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Argumentative Text Activities for Middle School


I teach my middle school students a 3 step process for analyzing an argumentative text.

The last time I introduced the students to our “Analyzing Arguments” unit, the students were excited.  They love to argue and debate.  However, when it came to focusing on arguments found in a text, some of that enthusiasm waned.  Why?  I believe that although students know what arguments are, they don’t know how to break down a text.  When I realized this, I deconstructed the skill into steps so that I could teach students the thinking that should go on during analysis.  

First, however, we needed to go over critical vocabulary.  I needed to make sure we were all speaking the same language!  We went over words like evaluate, argument, claim, assess, reasoning, valid, relevant, sufficient, position and support.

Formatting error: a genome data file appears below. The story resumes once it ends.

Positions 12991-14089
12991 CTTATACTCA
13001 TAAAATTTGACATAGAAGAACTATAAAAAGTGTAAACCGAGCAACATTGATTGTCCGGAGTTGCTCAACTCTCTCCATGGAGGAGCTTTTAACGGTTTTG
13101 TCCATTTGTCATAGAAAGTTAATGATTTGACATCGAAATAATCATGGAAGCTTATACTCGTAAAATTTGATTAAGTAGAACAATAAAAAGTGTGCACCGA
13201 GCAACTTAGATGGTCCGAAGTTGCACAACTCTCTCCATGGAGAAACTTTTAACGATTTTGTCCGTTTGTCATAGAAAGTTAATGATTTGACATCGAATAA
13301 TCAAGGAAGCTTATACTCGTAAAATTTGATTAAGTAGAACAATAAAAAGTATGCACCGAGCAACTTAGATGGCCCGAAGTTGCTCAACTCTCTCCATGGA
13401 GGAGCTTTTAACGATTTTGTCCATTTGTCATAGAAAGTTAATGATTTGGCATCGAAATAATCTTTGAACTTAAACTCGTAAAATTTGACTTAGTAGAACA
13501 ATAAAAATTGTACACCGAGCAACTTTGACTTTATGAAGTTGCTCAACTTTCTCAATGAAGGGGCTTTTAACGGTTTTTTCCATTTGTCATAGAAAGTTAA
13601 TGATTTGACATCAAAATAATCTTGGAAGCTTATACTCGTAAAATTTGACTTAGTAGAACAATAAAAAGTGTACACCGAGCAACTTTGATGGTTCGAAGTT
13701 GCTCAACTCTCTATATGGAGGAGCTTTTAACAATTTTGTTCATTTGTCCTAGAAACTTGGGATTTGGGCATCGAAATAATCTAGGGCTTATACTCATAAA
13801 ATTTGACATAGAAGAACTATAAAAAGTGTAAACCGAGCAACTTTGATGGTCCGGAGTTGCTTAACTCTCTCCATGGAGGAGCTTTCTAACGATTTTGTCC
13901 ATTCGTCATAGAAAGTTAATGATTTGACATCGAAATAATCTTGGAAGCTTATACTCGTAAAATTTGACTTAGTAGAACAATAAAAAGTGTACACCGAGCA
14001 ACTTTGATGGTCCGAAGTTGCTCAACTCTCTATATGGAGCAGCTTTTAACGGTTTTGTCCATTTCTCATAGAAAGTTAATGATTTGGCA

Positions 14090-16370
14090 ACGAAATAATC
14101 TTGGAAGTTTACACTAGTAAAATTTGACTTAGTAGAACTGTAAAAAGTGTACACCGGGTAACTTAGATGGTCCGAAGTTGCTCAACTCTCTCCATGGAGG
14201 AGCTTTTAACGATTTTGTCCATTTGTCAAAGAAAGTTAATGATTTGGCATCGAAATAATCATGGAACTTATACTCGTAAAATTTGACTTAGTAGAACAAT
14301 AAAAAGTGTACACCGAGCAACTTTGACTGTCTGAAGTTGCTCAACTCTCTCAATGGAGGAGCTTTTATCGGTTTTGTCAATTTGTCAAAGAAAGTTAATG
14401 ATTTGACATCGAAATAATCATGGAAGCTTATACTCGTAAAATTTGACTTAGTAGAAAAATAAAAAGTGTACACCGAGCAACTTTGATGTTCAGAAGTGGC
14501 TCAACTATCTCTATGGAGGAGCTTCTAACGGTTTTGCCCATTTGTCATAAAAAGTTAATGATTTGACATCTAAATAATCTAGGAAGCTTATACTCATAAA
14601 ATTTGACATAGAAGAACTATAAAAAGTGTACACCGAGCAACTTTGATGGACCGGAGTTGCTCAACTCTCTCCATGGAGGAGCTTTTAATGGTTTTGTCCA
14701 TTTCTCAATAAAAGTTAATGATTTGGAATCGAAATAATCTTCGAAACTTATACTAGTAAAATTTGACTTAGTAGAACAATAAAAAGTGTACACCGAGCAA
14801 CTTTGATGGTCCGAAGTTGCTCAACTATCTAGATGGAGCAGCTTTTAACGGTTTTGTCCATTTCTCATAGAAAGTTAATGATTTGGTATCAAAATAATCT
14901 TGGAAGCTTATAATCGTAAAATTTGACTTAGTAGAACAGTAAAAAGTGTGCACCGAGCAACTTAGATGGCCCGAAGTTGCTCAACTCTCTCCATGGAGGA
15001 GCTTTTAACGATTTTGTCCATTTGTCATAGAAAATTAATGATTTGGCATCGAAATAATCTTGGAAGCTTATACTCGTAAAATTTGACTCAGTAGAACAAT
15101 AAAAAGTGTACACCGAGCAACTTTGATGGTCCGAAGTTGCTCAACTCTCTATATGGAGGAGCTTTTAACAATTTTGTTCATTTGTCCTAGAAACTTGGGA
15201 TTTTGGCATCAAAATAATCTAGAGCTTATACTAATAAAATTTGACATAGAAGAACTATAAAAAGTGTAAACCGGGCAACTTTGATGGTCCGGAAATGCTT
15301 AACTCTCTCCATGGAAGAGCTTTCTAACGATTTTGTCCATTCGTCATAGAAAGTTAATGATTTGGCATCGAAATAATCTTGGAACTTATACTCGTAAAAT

The first step in teaching middle school students to analyze argumentative text is learning the key vocabulary.

We studied these words with a worksheet and a game or two.  Now we were ready to look at the steps for analyzing argumentative text.  First we read a text - "Should College Athletes be Paid?" and then we went through the following 3 steps with the text:

1.  Determine the focus of the argument

2.  Determine how the key points support the argument to test the reliability of the evidence

3.  Evaluate the argument.  Is it fact or opinion?

I use these notes to deconstruct the standard for analyzing argumentative text with my middle school students.